Intracranial pressure dynamics in patients with acute brain damage

M. Ursino, C. A. Lodi, S. Rossi, N. Stocchetti

Research output: Contribution to journalArticlepeer-review


The time pattern of intracranial pressure (ICP) during pressure-volume index (PVI) tests was analyzed in 20 patients with severe acute brain damage by means of a simple mathematical model. In most cases, a satisfactory fitting between model response and patient data was achieved by adjusting only four parameters: the cerebrospinal fluid (CSF) outflow resistance, the intracranial elastance coefficient, and the gain and time constant of cerebral autoregulation. The correlation between the parameter estimates was also analyzed to elucidate the main mechanisms responsible for ICP changes in each patient. Starting from information on the estimated parameter values and their correlation, the patients were classified into two main classes: those with weak autoregulation (8 of 20 patients) and those with strong autoregulation (12 of 20 patients). In the first group of patients, ICP mainly reflects CSF circulation and passive cerebral blood volume changes. In the second group, ICP exhibits paradoxical responses attributable to active changes in cerebral blood volume. Moreover, in two patients of the second group, the time constant of autoregulation is significantly increased (>40 s). The correlation between the parameter estimates was significantly different in the two groups of patients, suggesting the existence of different mechanisms responsible for ICP changes. Moreover, analysis of the correlation between the parameter estimates might give information on the directions of parameter changes that have a greater impact on ICP.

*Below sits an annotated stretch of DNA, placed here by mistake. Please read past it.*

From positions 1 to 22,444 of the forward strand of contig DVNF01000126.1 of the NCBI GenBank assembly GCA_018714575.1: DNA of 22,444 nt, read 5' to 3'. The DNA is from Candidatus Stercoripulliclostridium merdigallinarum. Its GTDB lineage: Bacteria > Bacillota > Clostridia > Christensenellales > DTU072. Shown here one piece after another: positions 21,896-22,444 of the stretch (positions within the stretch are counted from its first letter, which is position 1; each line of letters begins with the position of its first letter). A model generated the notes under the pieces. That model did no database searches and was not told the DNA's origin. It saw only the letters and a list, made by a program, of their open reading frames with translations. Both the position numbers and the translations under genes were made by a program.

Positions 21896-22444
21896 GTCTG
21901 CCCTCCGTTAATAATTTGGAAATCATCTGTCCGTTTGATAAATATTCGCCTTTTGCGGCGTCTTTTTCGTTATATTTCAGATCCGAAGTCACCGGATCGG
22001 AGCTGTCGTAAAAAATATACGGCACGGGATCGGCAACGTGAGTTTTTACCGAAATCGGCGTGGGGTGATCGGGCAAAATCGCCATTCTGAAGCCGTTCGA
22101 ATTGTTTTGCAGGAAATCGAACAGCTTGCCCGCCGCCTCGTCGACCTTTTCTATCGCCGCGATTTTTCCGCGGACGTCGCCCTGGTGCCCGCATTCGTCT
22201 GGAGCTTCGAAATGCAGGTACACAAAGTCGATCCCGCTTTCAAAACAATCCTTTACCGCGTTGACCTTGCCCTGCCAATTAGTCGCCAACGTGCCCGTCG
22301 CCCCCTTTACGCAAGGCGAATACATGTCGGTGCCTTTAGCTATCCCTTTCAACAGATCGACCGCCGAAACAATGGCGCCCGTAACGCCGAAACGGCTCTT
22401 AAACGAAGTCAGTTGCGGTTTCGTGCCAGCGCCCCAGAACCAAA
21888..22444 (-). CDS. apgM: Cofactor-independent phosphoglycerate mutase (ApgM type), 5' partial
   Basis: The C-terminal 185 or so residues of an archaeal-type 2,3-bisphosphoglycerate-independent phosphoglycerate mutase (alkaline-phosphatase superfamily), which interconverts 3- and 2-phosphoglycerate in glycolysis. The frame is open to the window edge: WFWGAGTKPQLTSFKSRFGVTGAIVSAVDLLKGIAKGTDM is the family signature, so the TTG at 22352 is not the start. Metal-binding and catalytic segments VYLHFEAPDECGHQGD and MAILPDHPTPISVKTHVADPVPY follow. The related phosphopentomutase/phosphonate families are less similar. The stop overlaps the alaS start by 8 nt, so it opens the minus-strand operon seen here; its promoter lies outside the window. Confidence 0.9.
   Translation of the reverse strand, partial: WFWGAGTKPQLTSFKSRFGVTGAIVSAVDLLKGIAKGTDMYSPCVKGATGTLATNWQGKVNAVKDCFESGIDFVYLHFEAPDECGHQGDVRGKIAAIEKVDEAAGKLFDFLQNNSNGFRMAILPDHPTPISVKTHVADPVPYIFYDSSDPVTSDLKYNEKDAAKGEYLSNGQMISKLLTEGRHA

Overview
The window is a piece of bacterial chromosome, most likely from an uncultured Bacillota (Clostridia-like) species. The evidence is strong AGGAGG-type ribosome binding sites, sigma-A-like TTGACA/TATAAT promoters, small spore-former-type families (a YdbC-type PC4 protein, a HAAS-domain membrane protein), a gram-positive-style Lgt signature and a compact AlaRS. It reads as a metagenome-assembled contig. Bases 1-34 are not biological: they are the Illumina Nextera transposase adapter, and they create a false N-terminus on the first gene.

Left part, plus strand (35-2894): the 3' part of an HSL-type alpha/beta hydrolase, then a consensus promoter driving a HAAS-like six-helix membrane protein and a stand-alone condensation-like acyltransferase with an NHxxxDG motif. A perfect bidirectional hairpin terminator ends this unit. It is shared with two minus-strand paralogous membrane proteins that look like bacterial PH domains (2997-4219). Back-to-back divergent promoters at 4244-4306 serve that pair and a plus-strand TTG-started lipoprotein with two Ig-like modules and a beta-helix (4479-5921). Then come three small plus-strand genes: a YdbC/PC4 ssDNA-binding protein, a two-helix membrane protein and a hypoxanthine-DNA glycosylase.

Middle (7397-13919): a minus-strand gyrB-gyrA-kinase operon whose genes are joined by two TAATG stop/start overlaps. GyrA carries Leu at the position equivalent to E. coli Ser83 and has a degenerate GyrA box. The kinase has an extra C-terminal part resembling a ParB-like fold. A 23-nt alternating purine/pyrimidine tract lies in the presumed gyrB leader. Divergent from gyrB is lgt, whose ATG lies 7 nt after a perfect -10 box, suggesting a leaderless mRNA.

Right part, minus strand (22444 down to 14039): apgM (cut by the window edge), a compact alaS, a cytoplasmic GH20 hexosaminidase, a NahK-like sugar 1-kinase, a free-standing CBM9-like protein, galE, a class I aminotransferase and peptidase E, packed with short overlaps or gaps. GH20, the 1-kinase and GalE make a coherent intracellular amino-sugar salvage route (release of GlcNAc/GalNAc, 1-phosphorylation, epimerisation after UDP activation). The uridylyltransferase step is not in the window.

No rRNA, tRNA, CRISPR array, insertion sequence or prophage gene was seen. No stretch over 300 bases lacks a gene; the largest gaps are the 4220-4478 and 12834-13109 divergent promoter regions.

Original languageEnglish
Pages (from-to)1270-1282
Number of pages13
JournalJournal of Applied Physiology
Issue number4
Publication statusPublished - 1997


  • cerebral autoregulation
  • intracranial dynamics
  • mathematical modeling
  • pressure-volume index tests

ASJC Scopus subject areas

  • Physiology
  • Endocrinology
  • Orthopedics and Sports Medicine
  • Physical Therapy, Sports Therapy and Rehabilitation


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